But what I’m getting at, I persist, is could we have done it differently, given that DB still exists as an entity and BR was broken up? When telecoms were privatised, British Telecom continued to exist and is still a very successful company. But a completely different strategy was used with the railways. Other countries still have what was once the state national railway operator running some of its trains, whether it’s still a state operator or has been privatised to some extent. When BR went, did we lose expertise?
‘It’s easy to say that with hindsight, isn’t it? But at the time, we couldn’t really comprehend a market going forward that would have state operators competing in other countries. We had British Rail, which was perceived as being top heavy, very inefficient and it needed sorting out and I think, to a degree, it has been sorted out. I think we’ve got a better railway industry than we had in the 1990s. We’re good at kicking ourselves, but the UK railway industry is a fantastic success by any stretch of the imagination.’
Arriva has a good relationship with Network Rail, says Holland, and he’s happy to work with the infrastructure owner to get industry costs down. But, like other transport groups, he believes that the costs that can be cut are mainly down to Network Rail, because franchises are so prescriptive that Tocs have little wiggle room to cut their costs. He’s also enthusiastic about Network Rail’s devolution. ‘Wales is now a separate Network Rail route. We’ve been calling for this for the last four or five years.’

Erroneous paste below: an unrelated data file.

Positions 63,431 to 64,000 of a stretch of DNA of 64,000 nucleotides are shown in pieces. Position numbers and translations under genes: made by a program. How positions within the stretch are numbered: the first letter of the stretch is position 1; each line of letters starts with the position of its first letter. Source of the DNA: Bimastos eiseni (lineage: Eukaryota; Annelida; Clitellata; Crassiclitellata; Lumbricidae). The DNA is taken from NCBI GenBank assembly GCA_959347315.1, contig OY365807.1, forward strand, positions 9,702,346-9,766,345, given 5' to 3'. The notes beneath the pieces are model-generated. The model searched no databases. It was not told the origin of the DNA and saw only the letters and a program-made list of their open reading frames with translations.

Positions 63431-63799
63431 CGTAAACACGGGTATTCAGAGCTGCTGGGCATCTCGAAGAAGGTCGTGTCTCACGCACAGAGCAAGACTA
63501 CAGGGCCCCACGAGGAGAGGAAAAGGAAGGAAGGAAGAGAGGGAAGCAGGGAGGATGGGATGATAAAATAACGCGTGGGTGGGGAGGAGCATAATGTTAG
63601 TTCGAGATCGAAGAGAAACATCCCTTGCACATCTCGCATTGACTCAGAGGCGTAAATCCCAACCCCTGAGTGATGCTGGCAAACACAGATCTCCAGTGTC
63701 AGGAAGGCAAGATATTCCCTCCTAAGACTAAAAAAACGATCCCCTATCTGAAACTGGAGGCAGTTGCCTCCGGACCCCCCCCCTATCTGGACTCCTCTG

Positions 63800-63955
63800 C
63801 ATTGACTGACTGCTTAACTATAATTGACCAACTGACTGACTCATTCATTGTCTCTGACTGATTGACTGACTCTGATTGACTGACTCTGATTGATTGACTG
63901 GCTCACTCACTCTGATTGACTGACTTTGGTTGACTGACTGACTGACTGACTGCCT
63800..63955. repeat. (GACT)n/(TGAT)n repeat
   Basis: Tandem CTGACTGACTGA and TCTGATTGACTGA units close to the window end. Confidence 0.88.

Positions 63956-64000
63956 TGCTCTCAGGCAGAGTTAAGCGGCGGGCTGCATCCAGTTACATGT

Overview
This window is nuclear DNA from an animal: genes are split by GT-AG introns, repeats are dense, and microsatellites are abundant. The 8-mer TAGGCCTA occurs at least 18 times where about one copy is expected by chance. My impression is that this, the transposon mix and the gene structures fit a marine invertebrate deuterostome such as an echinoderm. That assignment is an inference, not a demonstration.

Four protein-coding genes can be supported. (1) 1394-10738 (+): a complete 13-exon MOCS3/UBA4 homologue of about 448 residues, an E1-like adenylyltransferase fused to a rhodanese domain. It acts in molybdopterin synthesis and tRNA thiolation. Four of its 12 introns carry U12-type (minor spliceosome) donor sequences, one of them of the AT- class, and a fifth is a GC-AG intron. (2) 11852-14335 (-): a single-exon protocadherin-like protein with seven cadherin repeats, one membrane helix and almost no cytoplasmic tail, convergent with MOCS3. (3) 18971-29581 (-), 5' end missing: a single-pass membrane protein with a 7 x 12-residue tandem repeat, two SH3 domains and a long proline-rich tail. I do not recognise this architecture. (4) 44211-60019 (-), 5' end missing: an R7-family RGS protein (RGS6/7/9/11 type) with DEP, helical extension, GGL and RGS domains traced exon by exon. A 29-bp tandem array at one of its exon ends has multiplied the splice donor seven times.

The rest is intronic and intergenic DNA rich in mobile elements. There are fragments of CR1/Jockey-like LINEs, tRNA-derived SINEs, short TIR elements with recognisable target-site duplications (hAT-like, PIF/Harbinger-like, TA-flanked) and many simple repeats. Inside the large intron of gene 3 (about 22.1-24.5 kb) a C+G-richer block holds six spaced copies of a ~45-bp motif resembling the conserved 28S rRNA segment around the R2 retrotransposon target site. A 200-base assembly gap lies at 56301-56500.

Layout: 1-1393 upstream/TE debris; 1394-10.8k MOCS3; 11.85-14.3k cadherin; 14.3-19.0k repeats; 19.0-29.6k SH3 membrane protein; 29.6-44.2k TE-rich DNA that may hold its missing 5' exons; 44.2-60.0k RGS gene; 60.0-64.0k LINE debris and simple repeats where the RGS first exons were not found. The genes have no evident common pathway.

But he stops short of favouring vertical integration. While acknowledging that it should be explored, he prefers to concentrate on running trains.
‘I personally believe that a specialist provider like Network Rail should provide infrastructure. DB in Germany believe it should all be part of the one set up. So there’s a debate about what is the best thing to do in different markets. But if the government offer franchises that include vertical integration, we will bid for them.’